Han Dynasty Vases with Auto Paint instead shakes the core of China’s current politico-economic narrative. Using the most popular colors chosen by government officials and executives for the German luxury cars in which they prefer to be chauffeured, Ai points at what might be called the growth-myth surrounding China today.
Market analysts cite the country’s buoyant GDP, exemplified by these German automobiles (and the growing number of middle-class car owners as well). International agencies and laymen alike point to improving social conditions, even going as far as to suggest that Ai Weiwei’s ability to exist—or at least to not have fallen among the vast number of individuals the country executes each year—is a sign of improvement. But, like the paint, these are only facades of the real China. One might argue that there is an inevitable trickledown effect and that progress of any kind should be lauded rather than condemned. But Ai’s vases serve to suggest that this simply isn’t the case and that instead the façade only allows progress in social relations to stagnate at best and potentially to deteriorate.
The new vases are, to an extent, a mirror image of the revisionist history embodied by Table and Chest with stripped chairs (2007). These works fill a room on the opposite side of the exhibition and create what’s perhaps Ai’s rendition of the Cultural Revolution. In the series, by sanding off, stripping, a mere millimeter of patinaed surface on each of the over 300 year old pieces of furniture, the chairs lose both their economic value and their intellectual status as antiquities. In metaphorical terms their structures are returned to a ahistorical state, ready to be recast to some new ideology-engendering purpose—or just needing to be thrown out completely.
More than 6,000 stools from the Ming and Qing dynasties fill that center of the Ai exhibition in the Martin-Gropius-Bau’s famed Lichthof and represent the Ai’s true subjects and intended audience. Each stool appears as if a unique stand-in for its former owner, marked by worn-away color, nicks and cuts, modifications made to seats, and grime. Only from above, on the museum’s second floor balconies can the scale of Stools (2014) be fully appreciated. From that height, each stool’s particularities fade into an organized, pixilated whole, like a washed out Richter Farben painting. It demonstrates the very difficulty in taking Ai Weiwei’s situation, indeed, his art, and trying to use it to understand his country in its totality. What relevance does one slash on one stool leg have to its singular, structural integrity, never mind the spirit of the whole?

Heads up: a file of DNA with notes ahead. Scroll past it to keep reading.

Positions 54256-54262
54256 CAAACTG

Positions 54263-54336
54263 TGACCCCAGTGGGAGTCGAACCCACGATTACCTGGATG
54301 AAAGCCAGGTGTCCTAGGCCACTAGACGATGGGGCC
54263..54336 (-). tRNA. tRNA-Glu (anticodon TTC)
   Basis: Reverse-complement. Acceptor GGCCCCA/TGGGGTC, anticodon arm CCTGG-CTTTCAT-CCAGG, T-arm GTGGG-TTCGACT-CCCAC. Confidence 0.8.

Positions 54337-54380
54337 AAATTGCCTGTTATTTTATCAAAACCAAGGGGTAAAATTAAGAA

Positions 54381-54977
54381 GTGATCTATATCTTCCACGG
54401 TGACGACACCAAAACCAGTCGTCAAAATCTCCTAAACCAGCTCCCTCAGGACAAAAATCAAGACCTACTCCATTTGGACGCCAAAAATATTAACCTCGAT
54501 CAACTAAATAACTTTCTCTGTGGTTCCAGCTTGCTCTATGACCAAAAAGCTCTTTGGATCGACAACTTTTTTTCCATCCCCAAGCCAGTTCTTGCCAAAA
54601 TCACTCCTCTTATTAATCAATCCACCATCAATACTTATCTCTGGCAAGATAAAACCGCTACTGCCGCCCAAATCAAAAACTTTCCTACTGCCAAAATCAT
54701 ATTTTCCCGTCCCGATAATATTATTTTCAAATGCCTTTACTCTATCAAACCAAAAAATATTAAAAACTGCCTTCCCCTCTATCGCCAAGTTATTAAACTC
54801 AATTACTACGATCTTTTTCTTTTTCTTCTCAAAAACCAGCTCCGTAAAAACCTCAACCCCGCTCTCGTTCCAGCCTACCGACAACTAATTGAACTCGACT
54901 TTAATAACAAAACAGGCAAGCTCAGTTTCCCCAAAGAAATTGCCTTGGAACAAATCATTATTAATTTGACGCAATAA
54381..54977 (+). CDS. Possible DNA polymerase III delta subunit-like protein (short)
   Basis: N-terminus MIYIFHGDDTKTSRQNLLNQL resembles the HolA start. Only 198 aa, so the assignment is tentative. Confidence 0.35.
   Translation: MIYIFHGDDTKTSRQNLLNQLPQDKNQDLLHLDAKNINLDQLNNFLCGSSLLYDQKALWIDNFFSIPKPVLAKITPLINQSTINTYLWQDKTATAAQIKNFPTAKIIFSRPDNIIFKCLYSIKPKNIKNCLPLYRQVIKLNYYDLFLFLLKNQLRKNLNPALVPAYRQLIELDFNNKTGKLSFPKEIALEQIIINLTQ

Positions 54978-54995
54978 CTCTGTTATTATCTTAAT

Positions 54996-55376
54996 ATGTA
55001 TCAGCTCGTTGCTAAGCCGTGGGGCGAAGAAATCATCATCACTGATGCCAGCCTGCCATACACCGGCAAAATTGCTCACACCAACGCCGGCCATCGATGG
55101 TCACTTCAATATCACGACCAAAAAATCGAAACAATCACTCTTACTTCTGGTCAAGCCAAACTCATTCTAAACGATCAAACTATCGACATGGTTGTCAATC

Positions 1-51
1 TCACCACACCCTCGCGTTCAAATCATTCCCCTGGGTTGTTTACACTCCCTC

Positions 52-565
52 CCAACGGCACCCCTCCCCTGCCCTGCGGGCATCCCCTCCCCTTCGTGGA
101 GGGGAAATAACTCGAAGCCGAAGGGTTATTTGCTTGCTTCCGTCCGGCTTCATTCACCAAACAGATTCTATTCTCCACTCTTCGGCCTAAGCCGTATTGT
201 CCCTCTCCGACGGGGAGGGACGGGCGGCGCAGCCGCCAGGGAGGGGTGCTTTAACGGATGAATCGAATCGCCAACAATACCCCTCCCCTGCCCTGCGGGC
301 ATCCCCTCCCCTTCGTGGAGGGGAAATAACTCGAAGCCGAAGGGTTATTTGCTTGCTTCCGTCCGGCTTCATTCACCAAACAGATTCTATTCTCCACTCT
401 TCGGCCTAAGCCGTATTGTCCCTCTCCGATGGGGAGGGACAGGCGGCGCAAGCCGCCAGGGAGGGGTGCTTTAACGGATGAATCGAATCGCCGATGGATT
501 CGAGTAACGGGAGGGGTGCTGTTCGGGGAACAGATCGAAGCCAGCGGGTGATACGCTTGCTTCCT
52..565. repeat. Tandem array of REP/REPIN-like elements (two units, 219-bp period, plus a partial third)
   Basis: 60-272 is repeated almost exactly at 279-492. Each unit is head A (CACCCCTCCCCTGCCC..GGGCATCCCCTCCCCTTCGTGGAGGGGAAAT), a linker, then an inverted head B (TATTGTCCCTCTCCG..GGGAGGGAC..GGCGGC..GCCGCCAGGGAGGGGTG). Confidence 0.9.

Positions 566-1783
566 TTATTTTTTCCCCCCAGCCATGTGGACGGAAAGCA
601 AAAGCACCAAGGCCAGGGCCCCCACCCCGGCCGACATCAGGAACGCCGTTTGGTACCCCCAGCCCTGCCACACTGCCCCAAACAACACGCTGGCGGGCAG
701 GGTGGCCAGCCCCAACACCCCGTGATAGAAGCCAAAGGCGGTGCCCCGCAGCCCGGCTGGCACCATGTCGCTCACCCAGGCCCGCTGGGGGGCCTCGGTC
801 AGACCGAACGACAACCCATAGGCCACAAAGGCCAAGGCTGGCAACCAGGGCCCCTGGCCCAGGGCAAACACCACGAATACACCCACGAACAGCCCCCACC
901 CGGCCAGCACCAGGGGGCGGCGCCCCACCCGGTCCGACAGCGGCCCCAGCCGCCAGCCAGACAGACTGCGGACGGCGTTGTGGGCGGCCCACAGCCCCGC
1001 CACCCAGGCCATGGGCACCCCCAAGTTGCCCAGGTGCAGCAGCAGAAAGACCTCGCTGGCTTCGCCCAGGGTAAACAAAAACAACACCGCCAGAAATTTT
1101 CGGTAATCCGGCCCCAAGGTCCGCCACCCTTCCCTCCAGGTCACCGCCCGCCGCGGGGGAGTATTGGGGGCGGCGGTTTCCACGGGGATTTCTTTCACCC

Ai Weiwei may for some still “play a central role in how we gain insight into modern-day China,” as Peter Pakesch wrote in Galerie Urs Meile and JRP Rinier’s 2007 compendium on the artist’s then-recent work, but I would venture that for the majority who watched the broadcasts from the 17 different international news stations at the Martin-Gropius-Bau yesterday, Ai is a celebrity, a figment of pixels and glass, ink and paper. To the degree that is the case, his public’s ability to map his micro-experience onto the macro of China as a whole has diminished by the lack of his presence.
In our digital, social media driven age, one wouldn’t think that eliminating a person’s ability to be physically present would have much effect on their change-producing power. As some of the taxi drivers interviewed in the video that accompanies Ai’s crystal, Taxi Window Crank (2012) point out, the government’s order that drivers remove hand cranks for passenger windows in order to prevent patrons from throwing protest flyers out the windows while passing Tiananmen Square during the National Party Congresses likely had very little impact on the amount of criticism flowing through the web and, by proxy, the collective consciousness. Likewise, Ai Weiwei has never been more active on Twitter. That’s a great method of raising awareness and of disseminating 140 character-long ideas. But Twitter and even YouTube are weak in their ability to foster organized collectivities that remain stable over the long-term. Networks of face-to-face contact are, by and large, still required.
The Chinese government has been hopelessly unsuccessful in their efforts to silence Ai by taking his passport. But their efforts have had unintended consequences: namely this world celebrity-ization. That, if anything, has been the Chinese government’s crowning achievement. “Free Ai Weiwei” remains an important message, moniker, and goal. But like taking his vases paint as their full material value, stopping there largely misses the larger point of his efforts and, indeed, the point of the works that put him under surveillance in the first place.